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For media and broadcasting organizations, the threat of having their websites forced offline is a significant one. We looked beyond DDoS to understand the threats to broadcasting and media organizations in 2016 and outlines steps they can take to prevent and mitigate potential threats.
While IoT botnets can act as a force multiplier for otherwise ineffective hacktivist campaigns (such as OpSilence and OpClosedMedia), DDoS attacks are only one piece of a far larger threat landscape for media organizations. Security professionals must understand the other threats that pose risks to their industry, including extortion, propaganda, malvertising and leaked data. By understanding the actors targeting your organization – as well as the tools they are using – organizations can take a more proactive approach to security.
Figure 1: Top 5 Threats to the Media and Broadcasting Industry
Aside from DDoS, one threat media organizations should consider is malvertising. “Malvertising” is the use of online advertising to spread malware and is often used as a vector to compromise users who visit legitimate websites. Malvertising spreads most readily as a result of users utilizing out-of-date software that can be compromised by clicking a link to a malicious website. Because advertising content can be inserted into high profile and reputable websites, malvertising provides online criminals with an opportunity to push their attacks to web users who might not otherwise see the advertisements, due to the use of firewalls or other safety precautions. Some of the most popular websites for this are news sites. An example of an actor targeting media organizations is AdGholas, which exploited a critical remote code execution vulnerability in Internet Explorer.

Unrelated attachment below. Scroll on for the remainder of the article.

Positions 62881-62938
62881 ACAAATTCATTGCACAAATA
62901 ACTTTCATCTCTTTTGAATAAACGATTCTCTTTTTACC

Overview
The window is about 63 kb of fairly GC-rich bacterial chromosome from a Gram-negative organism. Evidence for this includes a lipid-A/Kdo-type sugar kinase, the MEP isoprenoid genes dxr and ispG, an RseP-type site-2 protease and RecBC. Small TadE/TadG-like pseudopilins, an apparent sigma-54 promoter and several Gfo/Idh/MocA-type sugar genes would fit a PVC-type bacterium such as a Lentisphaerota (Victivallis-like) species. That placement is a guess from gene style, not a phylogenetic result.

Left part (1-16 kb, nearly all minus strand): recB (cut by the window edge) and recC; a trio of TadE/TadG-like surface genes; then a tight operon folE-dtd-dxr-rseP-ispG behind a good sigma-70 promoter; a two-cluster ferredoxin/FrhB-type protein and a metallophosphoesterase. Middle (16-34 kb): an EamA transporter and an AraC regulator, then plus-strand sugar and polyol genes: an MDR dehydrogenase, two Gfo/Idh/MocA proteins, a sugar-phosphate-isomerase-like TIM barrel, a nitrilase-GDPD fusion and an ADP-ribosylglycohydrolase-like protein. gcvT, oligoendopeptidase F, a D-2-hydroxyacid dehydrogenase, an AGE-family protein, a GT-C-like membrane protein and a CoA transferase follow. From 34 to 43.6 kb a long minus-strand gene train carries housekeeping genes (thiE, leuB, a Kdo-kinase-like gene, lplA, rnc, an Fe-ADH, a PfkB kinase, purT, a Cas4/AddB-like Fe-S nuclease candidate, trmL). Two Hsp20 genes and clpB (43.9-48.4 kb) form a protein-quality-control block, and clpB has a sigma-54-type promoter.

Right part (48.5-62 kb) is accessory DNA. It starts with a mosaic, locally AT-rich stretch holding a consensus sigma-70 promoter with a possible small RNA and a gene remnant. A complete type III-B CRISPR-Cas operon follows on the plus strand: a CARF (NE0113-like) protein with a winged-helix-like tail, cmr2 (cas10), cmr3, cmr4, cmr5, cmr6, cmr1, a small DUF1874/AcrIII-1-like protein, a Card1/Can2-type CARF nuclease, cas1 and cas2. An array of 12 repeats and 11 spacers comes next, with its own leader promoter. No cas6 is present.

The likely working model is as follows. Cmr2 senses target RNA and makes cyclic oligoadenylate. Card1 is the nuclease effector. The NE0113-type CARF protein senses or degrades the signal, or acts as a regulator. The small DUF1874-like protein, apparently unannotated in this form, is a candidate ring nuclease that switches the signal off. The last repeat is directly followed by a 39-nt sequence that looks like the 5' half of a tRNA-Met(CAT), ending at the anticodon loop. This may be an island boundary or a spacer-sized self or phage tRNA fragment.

Other substantial threats to the media and broadcasting industry include data breaches account takeover. Over the last four years, there have been numerous cases of media and broadcasting organizations undergoing breaches and these are outlined below. In addition to these, there are also third party breaches that impact your organization. For the world’s biggest 1,000 companies, those organizations in entertainment industry saw the exposure of nearly 1 million email and password combinations. These can be used in account takeovers, spam campaigns and for credential stuffing.
Organizations should look beyond the risks associated with availability of services and also consider the threat posed by extortion, propaganda, malvertising and leaked data. By understanding these, media and broadcasting companies can better placed to secure themselves and their customers.
To learn tips to avoid cyber attacks in the media and broadcasting industry, check out the 1 page report below.
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